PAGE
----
I’ve been interested in the 50,000 foot view of what has been going on in the last several years politically and culturally with respect to things like the election of Trump, Brexit, the populist surge sweeping across Europe, an so on.  Also, I am a podcast junkie, and listen to quite a number of them on a regular basis – arguably too many.  Although I need to add yet another podcast to my list just slightly less than I need a really bad case of malaria, I have nevertheless stumbled across one that is particularly suitable for the interests discussed above – The Realignment, which you can find at the link.  The first and only episode (so far) is an absolutely fascinating interview with JD Vance, who was the author of the equally fascinating Hillbilly Elegy from 2016.  If you are into podcasts and into understanding what’s going on in the world right now, then this is one you won’t want to miss.

Apollo 11 and The Lost Frontier

“It would be very interesting to speculate on what the human imagination is going to do with a frontierless world where it must seek its inspiration in uniformity rather than variety, in sameness rather than contrast, in safety rather than peril, in probing the harmless nuances of the known rather than the thundering uncertainties of unknown seas or continents. The dreamers, the poets, and the philosophers are after all but instruments which make vocal and articulate the hopes and aspirations and the fears of a people.

The people are going to miss the frontier more than words can express. For four centuries they heard its call, listened to its promises, and bet their lives and fortunes on its outcome.  It calls no more” – Walter Prescott Webb, The Great Frontier

Webb’s prediction was correct, just as he feared.

We do miss the frontier more than words can express.  We miss it so much that few can even contemplate its absence.  But clearly, something is amiss.  The political earthquakes presently rumbling across the planet are just symptoms of something bigger.  Sure, we can validly attribute a multitude of causes to the present day state of the world.  But undoubtedly, we miss the frontier.  Man, do we ever.

Fifty years ago this July 20th, a five year old boy (yours truly) stood ossified in front of a black and white television in a living room in Lewiston, Idaho.  While he didn’t fully appreciate the significance of what was happening, he knew it was a big deal.  The cues from the adults in the room were ample evidence of that. Apollo 11 Buzz

What the moment led to was a lifelong interest in space exploration, which included the devouring of one book after another on the topic, building plastic models of spacecraft, flying model rockets, and anything else that could satiate my appetite for all things space.  More than that though, it created a hopeful anticipation for a certain future, a future of unlimited possibilities.  Unfortunately, that future has yet to arrive.  As Andy Tillison of the British progressive rock band The Tangent stated, the future was not as good as the book.  Or, as venture capitalist Peter Thiel surmised, “we were promised flying cars, instead we got 140 characters.”  Queue the golf clap.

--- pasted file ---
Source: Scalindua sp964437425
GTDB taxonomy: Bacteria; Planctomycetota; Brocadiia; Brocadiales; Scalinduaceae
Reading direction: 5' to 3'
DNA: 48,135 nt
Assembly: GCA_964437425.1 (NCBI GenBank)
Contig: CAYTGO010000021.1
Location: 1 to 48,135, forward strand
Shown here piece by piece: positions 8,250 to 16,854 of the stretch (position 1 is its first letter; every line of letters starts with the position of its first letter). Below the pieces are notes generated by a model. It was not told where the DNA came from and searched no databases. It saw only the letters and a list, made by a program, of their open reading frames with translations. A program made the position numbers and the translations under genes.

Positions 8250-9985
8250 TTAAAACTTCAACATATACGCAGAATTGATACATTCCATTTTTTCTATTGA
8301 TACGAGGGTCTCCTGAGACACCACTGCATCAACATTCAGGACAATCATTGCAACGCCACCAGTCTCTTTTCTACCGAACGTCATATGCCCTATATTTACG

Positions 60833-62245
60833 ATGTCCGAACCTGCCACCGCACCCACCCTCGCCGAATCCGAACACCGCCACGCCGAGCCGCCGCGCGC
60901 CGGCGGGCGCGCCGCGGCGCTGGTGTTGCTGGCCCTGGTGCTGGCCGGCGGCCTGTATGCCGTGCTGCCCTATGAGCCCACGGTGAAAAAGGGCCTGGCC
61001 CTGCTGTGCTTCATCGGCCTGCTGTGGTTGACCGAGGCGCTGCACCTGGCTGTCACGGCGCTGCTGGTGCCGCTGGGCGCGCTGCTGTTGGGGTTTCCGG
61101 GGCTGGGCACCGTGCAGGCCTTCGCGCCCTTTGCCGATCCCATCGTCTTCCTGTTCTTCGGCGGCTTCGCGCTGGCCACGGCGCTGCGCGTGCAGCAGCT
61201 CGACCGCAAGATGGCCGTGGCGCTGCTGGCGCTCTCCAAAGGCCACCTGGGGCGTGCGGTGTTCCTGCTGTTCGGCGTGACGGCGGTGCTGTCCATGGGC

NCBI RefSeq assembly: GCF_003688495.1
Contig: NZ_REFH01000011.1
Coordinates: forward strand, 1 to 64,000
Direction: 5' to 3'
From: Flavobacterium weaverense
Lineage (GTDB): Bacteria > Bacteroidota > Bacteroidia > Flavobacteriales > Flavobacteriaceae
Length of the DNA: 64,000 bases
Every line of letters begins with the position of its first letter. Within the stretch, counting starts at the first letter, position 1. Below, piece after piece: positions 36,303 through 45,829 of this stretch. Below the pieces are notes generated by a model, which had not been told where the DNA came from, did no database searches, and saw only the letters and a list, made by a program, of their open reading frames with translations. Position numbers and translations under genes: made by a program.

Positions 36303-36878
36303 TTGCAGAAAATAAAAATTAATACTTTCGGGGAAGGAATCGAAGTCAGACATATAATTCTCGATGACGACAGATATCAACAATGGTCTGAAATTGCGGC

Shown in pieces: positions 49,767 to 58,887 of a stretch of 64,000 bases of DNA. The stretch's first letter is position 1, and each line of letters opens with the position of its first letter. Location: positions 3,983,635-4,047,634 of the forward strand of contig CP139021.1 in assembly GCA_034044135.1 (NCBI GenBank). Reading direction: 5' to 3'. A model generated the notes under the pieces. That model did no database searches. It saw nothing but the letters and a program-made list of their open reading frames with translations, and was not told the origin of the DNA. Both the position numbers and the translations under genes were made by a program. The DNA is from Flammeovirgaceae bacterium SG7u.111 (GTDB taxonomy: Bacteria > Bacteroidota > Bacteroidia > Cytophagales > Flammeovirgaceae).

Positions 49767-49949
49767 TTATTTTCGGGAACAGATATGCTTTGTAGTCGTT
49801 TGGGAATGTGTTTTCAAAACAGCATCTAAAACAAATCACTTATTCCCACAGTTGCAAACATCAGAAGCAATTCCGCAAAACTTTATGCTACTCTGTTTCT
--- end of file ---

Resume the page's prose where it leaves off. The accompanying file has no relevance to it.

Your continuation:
What happened to us since that glorious day 50 years ago?

Continue reading Apollo 11 and The Lost Frontier

Into the Mind of an Addict – A Review of The Heroin Diaries: A Year In The Life of a Shattered Rock Star, by Nikki Sixx

I always knew I’d do book reviews here someday.  What I didn’t anticipate is that the very first one would be a book authored by Nikki Sixx, whose claim to fame is as the bassist of the now-retired heavy metal band Mötley Crüe.  Spirit of Cecilia is not the placeHeroin Diaries you would expect to find a review of a book authored by a heavy metal musician, particularly one from a band with a reputation as notorious as the one which is his claim to fame.  Yet, for reasons I will discuss below, this powerful book is more relevant today than upon its original publication in 2007, and maybe even relative to the 10th Anniversary Edition (the one I read) released in 2017.

As the title suggests, the bulk of The Heroin Diaries is just that – entries in a diary.  In particular, these are diary entries recorded by Sixx between Christmas 1986 and Christmas 1987, while he was in the midst of a vicious heroin addiction.  It was an addiction that nearly cost him his life – and in fact did, for two minutes on December 23, 1987, before a determined paramedic revived him with two adrenaline shots to the heart.  Interspersed the book’s diary entries are contemporaneous thoughts and accounts from people around Sixx, including bandmates, managers, and his mother (with whom his relationship was strained, to put it mildly), among others.